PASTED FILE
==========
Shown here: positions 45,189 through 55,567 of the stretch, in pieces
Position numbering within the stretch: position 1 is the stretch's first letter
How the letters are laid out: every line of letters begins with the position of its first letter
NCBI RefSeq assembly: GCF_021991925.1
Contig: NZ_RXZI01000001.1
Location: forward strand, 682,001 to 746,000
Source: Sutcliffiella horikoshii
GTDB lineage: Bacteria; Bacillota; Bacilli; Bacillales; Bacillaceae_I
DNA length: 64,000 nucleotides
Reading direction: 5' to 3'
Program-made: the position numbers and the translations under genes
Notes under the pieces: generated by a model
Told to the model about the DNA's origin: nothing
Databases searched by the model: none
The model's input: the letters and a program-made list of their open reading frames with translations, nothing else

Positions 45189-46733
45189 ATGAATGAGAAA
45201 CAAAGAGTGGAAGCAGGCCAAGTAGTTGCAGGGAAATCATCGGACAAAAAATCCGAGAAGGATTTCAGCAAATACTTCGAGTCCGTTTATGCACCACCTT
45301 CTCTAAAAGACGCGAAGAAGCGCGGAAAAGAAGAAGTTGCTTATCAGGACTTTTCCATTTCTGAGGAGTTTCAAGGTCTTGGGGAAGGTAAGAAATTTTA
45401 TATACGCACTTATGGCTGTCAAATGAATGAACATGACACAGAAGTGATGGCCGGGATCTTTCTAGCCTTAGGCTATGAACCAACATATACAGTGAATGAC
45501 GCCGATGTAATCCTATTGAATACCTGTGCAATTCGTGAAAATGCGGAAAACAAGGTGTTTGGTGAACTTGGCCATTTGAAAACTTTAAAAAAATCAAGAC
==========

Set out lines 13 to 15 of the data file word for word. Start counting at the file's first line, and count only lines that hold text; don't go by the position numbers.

Told to the model about the DNA's origin: nothing
Databases searched by the model: none
The model's input: the letters and a program-made list of their open reading frames with translations, nothing else